Access & Success
Recruitment, Retention, Recognition
1. Caring for Our Own Program
The Caring for Our Own Program (CO-OP), which supports and helps to retain American Indian and Alaska Native (AI/AN) students pursuing nursing degrees at MSU, celebrated 23 years of diversifying the nursing workforce this year. To date, the program has graduated 122 undergraduate students with a national licensure exam (NCLEX) pass rate of 91%. More than 100 of the CO-OP graduates are licensed nurses working in Montana. The CO-OP program addresses the urgent need to recruit, retain, and graduate AI/AN nurses who are prepared to provide quality culturally responsive healthcare to underserved AI/AN populations in rural communities.
2. Recruitment Min-Grants
The Office of Diversity and Inclusion awarded mini-grants up to $2,000 to support departments’ recruitment efforts that enhance the MSU Diversity and Inclusion Framework, specifically around the Access and Success theme. Funds were invested in efforts to infuse diversity and inclusion best practices in the recruitment and hiring processes. This year seventeen proposals were funded to support innovative approaches including diversifying advertising outlets, diversifying search pools, and building relationships to develop diverse professional networks.
3. Graduation Celebrations
The Diversity and Inclusion Student Commons (DISC) hosted two graduation celebrations this spring—a multicultural graduation celebration and a lavender graduation celebration. These annual celebrations recognize the achievements of students with underrepresented identities and those who have worked with the DISC during their time at the university. Graduating students are presented with their cultural stoles or lavender honor cords. Thanks to all who attended to show their support for this year’s dynamic graduates!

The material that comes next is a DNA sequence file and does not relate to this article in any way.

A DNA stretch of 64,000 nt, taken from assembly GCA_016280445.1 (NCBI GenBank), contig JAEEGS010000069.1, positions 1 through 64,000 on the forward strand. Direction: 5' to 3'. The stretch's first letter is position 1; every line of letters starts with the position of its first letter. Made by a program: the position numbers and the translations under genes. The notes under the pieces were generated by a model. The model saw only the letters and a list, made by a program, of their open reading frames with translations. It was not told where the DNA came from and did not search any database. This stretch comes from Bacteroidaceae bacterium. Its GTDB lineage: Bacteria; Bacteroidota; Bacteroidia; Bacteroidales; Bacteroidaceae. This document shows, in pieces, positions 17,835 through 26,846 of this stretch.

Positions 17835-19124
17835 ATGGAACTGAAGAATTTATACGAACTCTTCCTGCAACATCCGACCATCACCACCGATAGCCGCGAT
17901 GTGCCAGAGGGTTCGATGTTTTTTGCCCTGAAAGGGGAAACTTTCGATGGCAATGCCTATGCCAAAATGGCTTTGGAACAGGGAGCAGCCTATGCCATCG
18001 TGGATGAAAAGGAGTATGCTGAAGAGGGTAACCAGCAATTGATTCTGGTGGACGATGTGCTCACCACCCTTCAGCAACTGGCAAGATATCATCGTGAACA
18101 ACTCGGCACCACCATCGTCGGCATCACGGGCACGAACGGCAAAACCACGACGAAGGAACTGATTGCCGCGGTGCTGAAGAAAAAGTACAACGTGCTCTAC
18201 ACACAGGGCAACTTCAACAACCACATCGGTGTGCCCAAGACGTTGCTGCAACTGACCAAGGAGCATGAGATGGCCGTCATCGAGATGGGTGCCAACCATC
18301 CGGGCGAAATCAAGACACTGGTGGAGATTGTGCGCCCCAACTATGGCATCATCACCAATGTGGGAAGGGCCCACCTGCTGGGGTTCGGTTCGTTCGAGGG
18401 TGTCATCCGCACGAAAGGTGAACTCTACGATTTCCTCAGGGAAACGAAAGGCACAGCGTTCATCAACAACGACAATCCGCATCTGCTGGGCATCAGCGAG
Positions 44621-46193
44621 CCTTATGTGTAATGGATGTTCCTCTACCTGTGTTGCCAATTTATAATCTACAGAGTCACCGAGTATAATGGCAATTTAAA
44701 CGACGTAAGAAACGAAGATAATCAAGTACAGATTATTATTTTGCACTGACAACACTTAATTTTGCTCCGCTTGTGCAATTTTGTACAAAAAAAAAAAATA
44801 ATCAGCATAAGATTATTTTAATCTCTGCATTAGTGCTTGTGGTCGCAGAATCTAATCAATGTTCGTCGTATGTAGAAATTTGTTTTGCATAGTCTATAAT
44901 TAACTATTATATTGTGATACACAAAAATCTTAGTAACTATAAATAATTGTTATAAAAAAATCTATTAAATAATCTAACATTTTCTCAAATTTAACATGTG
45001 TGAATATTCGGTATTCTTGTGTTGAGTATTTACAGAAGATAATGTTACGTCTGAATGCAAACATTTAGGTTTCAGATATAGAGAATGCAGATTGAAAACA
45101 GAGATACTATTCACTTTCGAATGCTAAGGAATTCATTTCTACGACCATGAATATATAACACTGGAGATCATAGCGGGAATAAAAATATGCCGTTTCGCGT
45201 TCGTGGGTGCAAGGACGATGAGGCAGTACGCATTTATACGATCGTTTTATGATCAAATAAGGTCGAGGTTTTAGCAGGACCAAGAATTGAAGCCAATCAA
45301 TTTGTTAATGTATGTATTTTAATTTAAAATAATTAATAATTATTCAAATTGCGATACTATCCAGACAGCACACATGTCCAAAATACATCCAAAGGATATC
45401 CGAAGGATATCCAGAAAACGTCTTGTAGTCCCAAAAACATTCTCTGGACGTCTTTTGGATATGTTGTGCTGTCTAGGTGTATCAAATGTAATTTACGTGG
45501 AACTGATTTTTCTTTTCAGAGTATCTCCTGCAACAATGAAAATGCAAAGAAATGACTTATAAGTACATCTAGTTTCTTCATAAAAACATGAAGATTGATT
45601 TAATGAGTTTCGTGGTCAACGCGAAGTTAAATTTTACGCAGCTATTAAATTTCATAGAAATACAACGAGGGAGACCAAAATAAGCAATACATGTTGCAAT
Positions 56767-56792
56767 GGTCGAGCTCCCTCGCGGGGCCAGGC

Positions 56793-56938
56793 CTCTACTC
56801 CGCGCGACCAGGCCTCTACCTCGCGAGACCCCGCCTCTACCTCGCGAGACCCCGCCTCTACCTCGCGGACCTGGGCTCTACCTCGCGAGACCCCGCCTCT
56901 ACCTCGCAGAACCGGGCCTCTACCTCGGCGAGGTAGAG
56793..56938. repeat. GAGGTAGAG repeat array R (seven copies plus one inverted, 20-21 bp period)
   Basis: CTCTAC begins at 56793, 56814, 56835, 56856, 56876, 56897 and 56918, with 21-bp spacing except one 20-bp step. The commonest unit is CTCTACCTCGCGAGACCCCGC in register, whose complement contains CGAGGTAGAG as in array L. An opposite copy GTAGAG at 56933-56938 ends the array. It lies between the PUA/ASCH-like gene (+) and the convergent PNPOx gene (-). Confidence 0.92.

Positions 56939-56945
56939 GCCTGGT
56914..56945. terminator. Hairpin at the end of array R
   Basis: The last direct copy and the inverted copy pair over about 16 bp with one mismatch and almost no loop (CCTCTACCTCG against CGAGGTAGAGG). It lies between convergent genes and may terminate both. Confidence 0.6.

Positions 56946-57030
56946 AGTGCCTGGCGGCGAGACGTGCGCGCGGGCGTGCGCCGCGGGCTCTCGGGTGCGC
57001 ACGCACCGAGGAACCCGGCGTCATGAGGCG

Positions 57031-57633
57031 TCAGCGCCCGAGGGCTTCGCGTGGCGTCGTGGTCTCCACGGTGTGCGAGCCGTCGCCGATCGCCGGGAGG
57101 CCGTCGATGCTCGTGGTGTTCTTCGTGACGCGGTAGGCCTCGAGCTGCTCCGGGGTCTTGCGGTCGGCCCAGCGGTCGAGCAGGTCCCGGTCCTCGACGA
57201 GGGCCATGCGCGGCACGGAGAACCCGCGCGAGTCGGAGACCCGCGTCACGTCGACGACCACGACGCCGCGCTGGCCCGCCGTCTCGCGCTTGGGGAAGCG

“I could think of no better way of celebrating graduation with others in my community
than with the Lavender Celebration.”
- 2022 Lavender Celebration and Multicultural Celebration Participant
Indigenous Pathways in Agriculture
Started through a partnership between the College
of Agriculture and Blackfeet Community College,
Indigenous Pathways in Agriculture now fosters
student success through scholarships, tutoring, and
mentoring for all Indigenous students in the College
Honor Bound Program
The Honor Bound Program, an initiative of the Honors College, unites high-achieving American Indian students from across the U.S. to build community and increase student success.
GRE exam scores, which have been an historical barrier for
underrepresented graduate students, are no longer required
in MSU graduate applications.